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Congress Looks to Learn Lessons from Canada’s P3 Experience

April 10, 2014

This week the House Transportation and Infrastructure Committee looked to our northern neighbor Canada for advice on the federal role for public-private partnerships (P3) holding a panel hearing on the International Experience with Public-Private Partnerships, chaired by U.S. Rep. John Duncan (R-TN). Experts from the Canadian financing market were brought in to share their perspective on how their 200+ P3 projects have gone and what they consider to be the best practices of their federal and state framework.

Kicking off the discussion, however, was Rep. John Delaney (MD-06) who is sponsoring a bipartisan bill that is gaining support - The Partnership to Build America Act (H.R. 2084) relating directly to P3s. The Partnership to Build America Act would create an infrastructure fund using repatriated corporate earnings and then utilize financing tools like public-private partnerships. The bill has gained the support of 60 House co-sponsors (30 Republicans and 30 Democrats) in the House and a companion, bipartisan Senate bill by Senators Michael Bennet (D-CO) and Roy Blunt (R-MO). If this were passed, it’s estimated that at least 25% of the projects financed with the new fund would use a P3 model.

The panel of expert witnesses had many suggestions for what made the Canadian model successful for structuring P3s.  However, it was Dr. Larry Blain, Chairman of the Board of Directors, Partnerships British Columbia, who suggested the following four benefits of performance-based infrastructure that should inform the U.S. structure:

  1. Planning discipline and preparation. Performance-based infrastructure projects require comprehensive and long-term definition, costing and risk assessment. Many pitfalls are avoided before a shovel hits the ground.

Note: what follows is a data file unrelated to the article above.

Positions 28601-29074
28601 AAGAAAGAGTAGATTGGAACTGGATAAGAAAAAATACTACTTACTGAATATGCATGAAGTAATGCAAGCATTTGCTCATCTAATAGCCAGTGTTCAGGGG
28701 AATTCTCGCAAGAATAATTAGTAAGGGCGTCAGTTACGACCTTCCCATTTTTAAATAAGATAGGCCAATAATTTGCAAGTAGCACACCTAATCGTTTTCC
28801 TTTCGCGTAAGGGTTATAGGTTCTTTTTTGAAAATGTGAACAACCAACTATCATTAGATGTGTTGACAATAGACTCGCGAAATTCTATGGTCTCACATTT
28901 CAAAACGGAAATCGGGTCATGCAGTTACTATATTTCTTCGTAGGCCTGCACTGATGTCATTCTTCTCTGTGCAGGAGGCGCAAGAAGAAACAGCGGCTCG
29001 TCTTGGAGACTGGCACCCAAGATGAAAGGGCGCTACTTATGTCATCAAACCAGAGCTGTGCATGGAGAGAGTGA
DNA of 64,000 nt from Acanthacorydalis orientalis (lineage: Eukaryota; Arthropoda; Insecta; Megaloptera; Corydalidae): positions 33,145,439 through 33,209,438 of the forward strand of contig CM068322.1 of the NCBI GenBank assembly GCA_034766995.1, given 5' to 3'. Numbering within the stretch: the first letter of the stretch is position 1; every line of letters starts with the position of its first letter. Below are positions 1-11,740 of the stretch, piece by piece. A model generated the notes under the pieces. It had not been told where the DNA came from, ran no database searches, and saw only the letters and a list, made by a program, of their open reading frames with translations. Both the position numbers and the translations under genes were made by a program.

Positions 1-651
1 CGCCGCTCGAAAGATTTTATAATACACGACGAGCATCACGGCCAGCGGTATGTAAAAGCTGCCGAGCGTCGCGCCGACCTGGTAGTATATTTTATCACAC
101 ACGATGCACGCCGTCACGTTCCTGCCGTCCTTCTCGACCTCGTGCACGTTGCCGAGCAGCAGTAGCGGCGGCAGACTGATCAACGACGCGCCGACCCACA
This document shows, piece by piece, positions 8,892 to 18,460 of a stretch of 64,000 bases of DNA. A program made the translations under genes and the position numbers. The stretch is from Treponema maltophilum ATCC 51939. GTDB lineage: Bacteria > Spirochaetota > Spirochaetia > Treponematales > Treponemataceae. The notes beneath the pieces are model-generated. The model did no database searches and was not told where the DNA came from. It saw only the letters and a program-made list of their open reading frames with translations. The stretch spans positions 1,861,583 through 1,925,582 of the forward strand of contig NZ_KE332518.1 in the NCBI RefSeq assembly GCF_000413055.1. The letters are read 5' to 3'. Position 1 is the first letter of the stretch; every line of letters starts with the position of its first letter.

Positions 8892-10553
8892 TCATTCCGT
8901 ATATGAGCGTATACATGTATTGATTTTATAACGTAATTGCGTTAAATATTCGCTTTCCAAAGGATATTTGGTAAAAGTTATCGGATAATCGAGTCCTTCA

2. Certainty. Projects are on or under budget, and on or ahead of schedule, and key risks are assumed by the private partners. This is a key benefit of performance-based, financially-motivated contracting.
  3. Life-cycle asset management. In a performance-based approach the private partners have to maintain and rehabilitate the asset over 15-30 years, and they have to leave the asset in the required condition or face financial penalties.
  4. Efficiencies and innovation. Competition and the profit motive can lead to startling results, where the winning proposal provides solutions that the public owner never contemplated.

 

Mr. David Morley, Vice President, Business and Government Strategy, Infrastructure Ontario, also described how their organization’s procedural transparency would also benefit the P3 structure and could be a 5th element to add to this list.  Finally, Mr. Cherian George, Managing Director, Global Infrastructure and Project Finance, Fitch Ratings, and Dr. Matti Siemiatycki, Associate Professor, Geography and Program in Planning, University of Toronto, argued for prioritizing risk allocation that balances the needs of both the public interest and the private investors. Perhaps with these six ideas, the Committee may be more able to find the same balance that has made Canada a leader in the P3 arena.

Watch the full hearing and find the full written testimony of the panel here.

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